To be with Larry was to be part of his family. If you passed muster, you were friends for life. And Larry had a LOT of friends….
By Davis Robinson
A few things you need to know about Larry. A lot has been written about what a great performer he was and what a savvy and sassy writer. I want to focus on what it was like to be around him day to day. To be with Larry was to be part of his family. If you passed muster, you were friends for life. And Larry had a LOT of friends….
He was the BEST person ever to have in a dressing room.
He was the BEST person to go out with after a show and have a glass of wine and laugh and talk into the wee hours of the night with.
He was the BEST person to welcome a new company member into a show and fill them in on all the backstage traditions, the company lore (real or imagined), and help a young actor find their place in the family.
He was the BEST person to have kick off a rehearsal with a thirty minute monologue/rant about current events or social injustices before getting started.
He was the BEST person to be friends with on Facebook with amazing posts of risqué male cowboy photos in shorty bathrobes, horrible jello mold recipes from the 1950’s, gossip about theater legends or backstage trivia, and sad and heartfelt character studies of an encounter he had on the Green line with a stranger on his way home from rehearsal.
He was the BEST person to share Boston trivia with. The city was in his blood, and his plays were full of references that dramaturges of the future will have a hard time de-coding.
He was a private person, but you could often tell from his posts what he was up to. A couple of weeks ago he posted a story about Elia Kazan saying anyone giving up on writing a script usually stopped at page 25. Larry wrote:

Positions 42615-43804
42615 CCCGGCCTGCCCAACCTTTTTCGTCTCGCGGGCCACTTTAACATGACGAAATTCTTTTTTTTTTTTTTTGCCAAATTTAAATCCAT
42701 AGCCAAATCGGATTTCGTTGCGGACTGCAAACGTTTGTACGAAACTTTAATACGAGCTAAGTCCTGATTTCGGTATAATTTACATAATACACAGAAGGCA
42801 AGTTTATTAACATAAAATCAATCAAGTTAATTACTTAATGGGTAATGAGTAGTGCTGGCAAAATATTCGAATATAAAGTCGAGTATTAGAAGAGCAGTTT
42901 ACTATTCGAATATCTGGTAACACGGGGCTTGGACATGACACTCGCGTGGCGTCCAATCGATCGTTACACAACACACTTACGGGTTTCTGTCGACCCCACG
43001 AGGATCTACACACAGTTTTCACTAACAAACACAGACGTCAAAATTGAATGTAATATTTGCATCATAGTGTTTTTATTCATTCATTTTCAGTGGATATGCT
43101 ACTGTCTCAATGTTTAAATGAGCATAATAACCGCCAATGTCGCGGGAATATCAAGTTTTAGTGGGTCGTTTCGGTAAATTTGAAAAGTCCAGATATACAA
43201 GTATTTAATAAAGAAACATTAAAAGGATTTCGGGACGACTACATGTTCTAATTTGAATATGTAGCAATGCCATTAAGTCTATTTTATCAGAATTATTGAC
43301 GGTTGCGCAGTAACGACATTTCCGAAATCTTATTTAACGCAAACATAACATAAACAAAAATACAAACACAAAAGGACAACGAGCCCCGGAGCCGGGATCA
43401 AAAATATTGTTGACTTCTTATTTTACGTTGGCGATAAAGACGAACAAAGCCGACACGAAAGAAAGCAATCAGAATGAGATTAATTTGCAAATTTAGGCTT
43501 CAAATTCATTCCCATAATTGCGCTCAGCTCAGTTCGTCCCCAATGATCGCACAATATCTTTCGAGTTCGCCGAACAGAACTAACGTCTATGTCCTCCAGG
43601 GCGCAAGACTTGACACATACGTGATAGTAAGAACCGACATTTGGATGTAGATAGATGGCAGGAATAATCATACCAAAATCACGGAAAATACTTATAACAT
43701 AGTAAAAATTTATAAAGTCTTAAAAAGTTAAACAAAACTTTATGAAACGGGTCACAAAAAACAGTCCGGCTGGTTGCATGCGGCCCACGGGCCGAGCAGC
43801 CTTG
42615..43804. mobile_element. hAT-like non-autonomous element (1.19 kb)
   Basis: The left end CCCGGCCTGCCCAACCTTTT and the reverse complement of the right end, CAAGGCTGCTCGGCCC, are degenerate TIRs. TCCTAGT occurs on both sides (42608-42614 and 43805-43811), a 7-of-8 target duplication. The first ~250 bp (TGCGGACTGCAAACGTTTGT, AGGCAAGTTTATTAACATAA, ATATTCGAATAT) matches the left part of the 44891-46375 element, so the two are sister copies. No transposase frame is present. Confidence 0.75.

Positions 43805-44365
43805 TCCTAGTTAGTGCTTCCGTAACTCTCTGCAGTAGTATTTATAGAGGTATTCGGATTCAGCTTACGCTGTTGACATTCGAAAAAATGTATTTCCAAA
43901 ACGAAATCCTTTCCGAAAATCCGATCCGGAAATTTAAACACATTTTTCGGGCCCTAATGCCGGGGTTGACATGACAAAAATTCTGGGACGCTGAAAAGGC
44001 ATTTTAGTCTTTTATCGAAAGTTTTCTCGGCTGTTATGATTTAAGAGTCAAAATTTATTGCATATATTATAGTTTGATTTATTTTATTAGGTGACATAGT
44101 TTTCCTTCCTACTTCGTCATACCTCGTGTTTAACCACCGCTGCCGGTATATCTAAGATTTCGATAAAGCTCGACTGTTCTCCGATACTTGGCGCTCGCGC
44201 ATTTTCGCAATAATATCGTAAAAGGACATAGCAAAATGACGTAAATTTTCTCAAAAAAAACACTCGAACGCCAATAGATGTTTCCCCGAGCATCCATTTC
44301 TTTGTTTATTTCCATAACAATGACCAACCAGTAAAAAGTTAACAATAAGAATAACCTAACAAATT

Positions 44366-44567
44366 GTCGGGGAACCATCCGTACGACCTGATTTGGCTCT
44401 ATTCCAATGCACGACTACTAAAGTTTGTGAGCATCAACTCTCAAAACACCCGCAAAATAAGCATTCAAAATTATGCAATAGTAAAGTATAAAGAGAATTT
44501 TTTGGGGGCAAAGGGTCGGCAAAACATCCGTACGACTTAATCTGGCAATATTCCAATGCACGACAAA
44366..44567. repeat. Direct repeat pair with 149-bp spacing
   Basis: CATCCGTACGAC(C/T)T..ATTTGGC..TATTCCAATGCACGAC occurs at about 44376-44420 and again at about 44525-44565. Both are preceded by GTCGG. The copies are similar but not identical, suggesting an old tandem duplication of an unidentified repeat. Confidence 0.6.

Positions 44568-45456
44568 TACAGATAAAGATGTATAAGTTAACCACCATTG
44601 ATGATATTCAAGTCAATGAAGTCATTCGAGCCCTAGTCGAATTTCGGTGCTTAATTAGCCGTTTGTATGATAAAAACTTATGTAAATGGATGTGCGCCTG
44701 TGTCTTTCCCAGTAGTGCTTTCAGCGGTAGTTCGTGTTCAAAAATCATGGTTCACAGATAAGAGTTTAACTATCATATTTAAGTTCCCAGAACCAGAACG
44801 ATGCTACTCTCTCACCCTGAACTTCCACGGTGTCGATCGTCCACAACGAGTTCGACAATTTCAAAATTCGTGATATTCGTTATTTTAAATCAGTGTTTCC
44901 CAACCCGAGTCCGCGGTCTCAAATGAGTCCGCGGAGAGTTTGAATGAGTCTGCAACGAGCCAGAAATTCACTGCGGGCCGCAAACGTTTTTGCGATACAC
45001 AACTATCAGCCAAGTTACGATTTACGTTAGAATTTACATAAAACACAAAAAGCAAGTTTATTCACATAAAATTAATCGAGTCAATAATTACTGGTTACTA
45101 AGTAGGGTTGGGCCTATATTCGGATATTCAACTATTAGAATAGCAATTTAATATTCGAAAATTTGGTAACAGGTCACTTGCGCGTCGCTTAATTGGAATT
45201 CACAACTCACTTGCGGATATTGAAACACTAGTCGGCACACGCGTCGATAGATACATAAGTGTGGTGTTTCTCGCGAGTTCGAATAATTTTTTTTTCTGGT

“I think of Kazan every time I reach page 25 of a script I am writing… and I cry “mush” to the dog-teams of writing! Adding, “I’ve come this far, I refuse to turn back! Mush!”
I hope to read that script someday.
E-mail was another platform for his wit. He loved to turn his replies into little plays. In 2012 I wrote to the Beau Jest actors to schedule rehearsal for our next show. Larry wrote back:
“On the 16th I’ll be in rehearsals for CHINGLISH, but I’ll check out what our schedule is for that day.
On January 2 I’ll be starting rehearsals for DIVINE SISTER. (pause)
In KEY WEST!!!!!! (dances) Oh, yeah…. you know it… the time has
come to… (unfortunate twirl) (a crash) (pause) …I gotta go…
(footsteps) (door slam) (muffled weeping)”
Sometimes they were in dialogue form. When Trump was going to Davos last month, Larry posted this little scene on Facebook:
“Davos” sounds like the name of a Friend’s cat that you can never manage to pronounce to the Friend’s satisfaction.
YOU: (greeting cat) “Hello, Davos…”
FRIEND: (correcting) “It’s Davos.”
YOU: (repeating) “Davos…”
FRIEND: (getting heated) “Davos!”
YOU: (pause) (to cat) “Who’s a Good Boy…?”
FRIEND: “She’s a She!”
YOU: (to cat) “Who’s a Good Girl…?”
FRIEND: “Why must you diminish her gender with Girl as opposed to Woman, or Female?”
YOU: “If we don’t get-a-move-on, we’ll miss the Early-Bird-Specials.”
Larry LOVED to be a tourist. He loved Americana. He loved the funny retro-optimism of the 1939 New York World’s Fair, Lost in Space, and advertisements in old magazines. He loved mini-golf, a slice of pie with a friend, local historical monuments, tours, and the people who gave those tours. And he was the BEST person ever to visit an amusement park with.
When you were on the road with him, everything became fodder for the on-going Larry show. If we saw a kitschy diner and stopped to eat, the waitress might become part of a new character study. The name of some local food would become a running gag, and by the end of the week we were all cracking up over fragments of reminders of those moments elevated by Larry, speaking in a language no one understood, laughing while imitating Larry saying “Corn Squirrel!” or “Soup spoon.” You had to be there.